What time, or What time as, when. [Obs. or Archaic] ``What time I am afraid, I will trust in thee.''
--Ps. lvi. 3.
What time the morn mysterious visions brings.
Douglas Harper's Etymology Dictionary
Old English hwæt, referring to things in abstraction; also "why, wherefore; indeed, surely, truly," from Proto-Germanic pronoun *hwat (cognates: Old Saxon hwat, Old Norse hvat, Danish hvad, Old Frisian hwet, Dutch wat, Old High German hwaz, German was, Gothic hva "what"), from PIE *kwod, neuter singular of *kwos "who" (see who). Corresponding to Latin quid.\n
\nMeaning "what did you say?" is recorded from c.1300. As an adjective and adverb, in Old English. As a conjunction in late Old English. Exclamatory use was in Old English. What the _____ (devil, etc.) as an exclamation of surprise is from late 14c. As an interrogative expletive at the end of sentences from 1891; common in affected British speech. Or what as an alternative end to a question is first attested 1766. What have you "anything else one can think of" is from 1925. What's up? "what is happening?" first recorded 1881.\n
\n"To give one what for is to respond to his remonstrant what for? by further assault" [Weekley]. The phrase is attested from 1873; what for? as introducing a question is from 1760. To know what is what is from c.1400; I'll tell you what to emphasize what is about to be said is in Shakespeare.
adv. 1 In some manner or degree; in part; partly; usually followed by ''with''. 2 Such. 3 (label en obsolete) why? 4 (label en now rare) Used to introduce each of two coordinate phrases or concepts; both…and. det. 1 Which; which kind of. 2 How much; how great (used in an exclamation). interj. 1 (non-gloss definition: An expression of surprise or disbelief.) 2 (context British colloquial dated English) Is that not true? n. (context obsolete English) something; thing; stuff pron. 1 (context interrogative English) Which thing, event, circumstance, etc.: used interrogatively in asking for the specification of an identity, quantity, quality, etc. 2 (context relative nonstandard English) that; which. 3 (context relative English) That which; those that; the thing that.
What or WHAT may refer to:
- what, an interrogative pronoun in English:
- "What?", one of the Five Ws used in journalism
- Web Hypertext Application Technology
- Winter Haven Area Transit, a transit system in Florida, US
- WHAT (AM), a radio station serving Philadelphia, Pennsylvania, US
- What? (film), a film directed by Roman Polanski
- What, the American title for the film The Whip and the Body
- What Records, a UK record label
- What? Records, a US record label
- What.CD, a private music tracker website for BitTorrent users
- "What?" (song), a song by Rob Zombie
- "What" a song by Bassnectar from Vava Voom
- "What?", a song by Corrosion of Conformity from Eye for an Eye
- "What?", a song by The Move from Looking On
- "What?", a song by A Tribe Called Quest from The Low End Theory
- "What", the name of the second baseman in Abbott and Costello's comedy routine " Who's on First?"
- "What?", a catchphrase of professional wrestler Stone Cold Steve Austin
- What (ITS utility), a small information utility in the Incompatible Timesharing System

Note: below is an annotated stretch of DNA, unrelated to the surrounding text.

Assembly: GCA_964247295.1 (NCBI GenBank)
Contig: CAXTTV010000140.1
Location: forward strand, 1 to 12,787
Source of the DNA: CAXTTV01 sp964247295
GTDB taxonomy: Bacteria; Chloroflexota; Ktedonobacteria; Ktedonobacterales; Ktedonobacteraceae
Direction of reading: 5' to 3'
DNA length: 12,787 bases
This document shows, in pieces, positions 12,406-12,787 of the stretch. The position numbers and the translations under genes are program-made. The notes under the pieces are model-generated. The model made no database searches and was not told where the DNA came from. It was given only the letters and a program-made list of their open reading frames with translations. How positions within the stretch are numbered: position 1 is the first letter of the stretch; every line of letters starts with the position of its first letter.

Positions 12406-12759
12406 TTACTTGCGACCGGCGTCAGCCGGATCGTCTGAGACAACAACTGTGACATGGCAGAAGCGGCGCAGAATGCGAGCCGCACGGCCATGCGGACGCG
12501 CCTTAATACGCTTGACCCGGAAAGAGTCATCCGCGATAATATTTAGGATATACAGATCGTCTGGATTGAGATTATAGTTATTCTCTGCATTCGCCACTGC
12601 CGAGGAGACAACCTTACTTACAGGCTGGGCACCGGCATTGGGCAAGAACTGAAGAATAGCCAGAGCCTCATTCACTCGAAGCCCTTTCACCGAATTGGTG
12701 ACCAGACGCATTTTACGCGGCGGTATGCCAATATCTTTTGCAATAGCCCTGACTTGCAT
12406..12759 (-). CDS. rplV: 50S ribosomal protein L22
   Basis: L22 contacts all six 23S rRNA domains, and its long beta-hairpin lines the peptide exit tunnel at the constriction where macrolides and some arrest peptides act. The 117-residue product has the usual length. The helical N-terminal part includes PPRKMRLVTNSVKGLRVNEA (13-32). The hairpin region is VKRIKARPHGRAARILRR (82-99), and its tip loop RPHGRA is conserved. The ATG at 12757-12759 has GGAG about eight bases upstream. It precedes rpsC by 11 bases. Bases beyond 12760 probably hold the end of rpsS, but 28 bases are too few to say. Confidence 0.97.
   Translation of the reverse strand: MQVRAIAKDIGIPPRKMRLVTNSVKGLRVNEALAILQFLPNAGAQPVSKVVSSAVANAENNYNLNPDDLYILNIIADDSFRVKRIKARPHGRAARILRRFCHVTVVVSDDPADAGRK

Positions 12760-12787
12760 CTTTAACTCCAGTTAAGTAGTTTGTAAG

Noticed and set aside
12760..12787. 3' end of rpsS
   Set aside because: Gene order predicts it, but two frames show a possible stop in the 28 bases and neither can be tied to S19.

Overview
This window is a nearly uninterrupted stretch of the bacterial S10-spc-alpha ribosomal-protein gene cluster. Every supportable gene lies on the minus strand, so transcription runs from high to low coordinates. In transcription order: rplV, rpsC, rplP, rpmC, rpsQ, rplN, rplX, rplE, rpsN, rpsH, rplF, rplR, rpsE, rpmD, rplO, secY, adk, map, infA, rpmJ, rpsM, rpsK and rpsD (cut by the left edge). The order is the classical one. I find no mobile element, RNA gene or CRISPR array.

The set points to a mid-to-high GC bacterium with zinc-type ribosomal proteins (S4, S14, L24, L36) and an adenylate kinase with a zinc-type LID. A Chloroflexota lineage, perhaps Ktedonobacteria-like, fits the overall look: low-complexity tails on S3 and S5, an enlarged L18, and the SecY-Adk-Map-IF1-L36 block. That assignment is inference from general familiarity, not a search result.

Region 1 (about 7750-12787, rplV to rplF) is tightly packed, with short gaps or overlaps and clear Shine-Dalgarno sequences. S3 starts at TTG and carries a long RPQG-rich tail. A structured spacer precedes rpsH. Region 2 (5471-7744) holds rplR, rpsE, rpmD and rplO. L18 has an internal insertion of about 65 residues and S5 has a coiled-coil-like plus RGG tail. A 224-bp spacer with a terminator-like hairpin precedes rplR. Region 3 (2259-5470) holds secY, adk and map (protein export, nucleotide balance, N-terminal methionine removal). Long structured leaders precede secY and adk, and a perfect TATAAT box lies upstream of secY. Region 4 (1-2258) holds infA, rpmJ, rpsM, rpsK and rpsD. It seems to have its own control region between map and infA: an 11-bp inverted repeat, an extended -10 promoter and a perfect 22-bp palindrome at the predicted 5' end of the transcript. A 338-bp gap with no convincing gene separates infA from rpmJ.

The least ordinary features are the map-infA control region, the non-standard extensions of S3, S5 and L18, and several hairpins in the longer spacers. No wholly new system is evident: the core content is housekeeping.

El Zol 1340 WHAT-AM is a commercial radio station located in Philadelphia, Pennsylvania, broadcasting on 1340 AM. The station is owned by Aztec Capital Partners, Inc.
What (typed as in the prompt) was a small information utility available in the Incompatible Timesharing System. It could provide information about incoming email, bus schedule on the MIT campus, executable source files or answer the user in a humorous manner.
Usage examples of "what".
With what experience we have had with the hog, and that by no means an agreeable one, we can devise no better method of accommodation than this here described, and it certainly is the cheapest.
On the morning Washington departed Philadelphia to assume command at Boston, he and others of the Massachusetts delegation had traveled a short way with the general and his entourage, to a rousing accompaniment of fifes and drums, Adams feeling extremely sorry for himself for having to stay behind to tend what had become the unglamorous labors of Congress.
I was included in the invitation, and Zaira, not understanding French, asked me what we were talking about, and on my telling her expressed a desire to accompany me.
What if the accomplice in first class is something of a criminal mastermind?
And you alone shall share it with me, keeping me strong, and helping me accomplish what I must.
He knew in his heart, though, that what he was about to do would accomplish far more.
Several chances had presented themselves for accomplishing what he had set out to do, but his courage had failed him each time.
But he was gone, and even being without him would not stop her from accomplishing what was necessary.
But he seems to me to have erred in underrating the value of party instrumentalities and of official power in accomplishing what is best for the good of the people.
If you and I differ, it is only as to what is the best means of accomplishing these ends.
This door, it is true, stands open, as it were, in those who think and will from reason in accord with the civil laws of the land and the moral laws of society, for they speak what they think and do what they will to do.
We said that what a man does in freedom in accord with his thought also remains.
Association of University Lecturers, under the tight leadership of old Nazi hands, was given a decisive role in selecting who was to teach and to see that what they taught was in accordance with Nazi theories.
There can be no doubt that he had in mind inflicting on him the treatment he had accorded the Austrian Chancellor and the Czechoslovak President under what he thought were similar circumstances.
What it had refused the Allies the year before it accorded to Nazi Germany.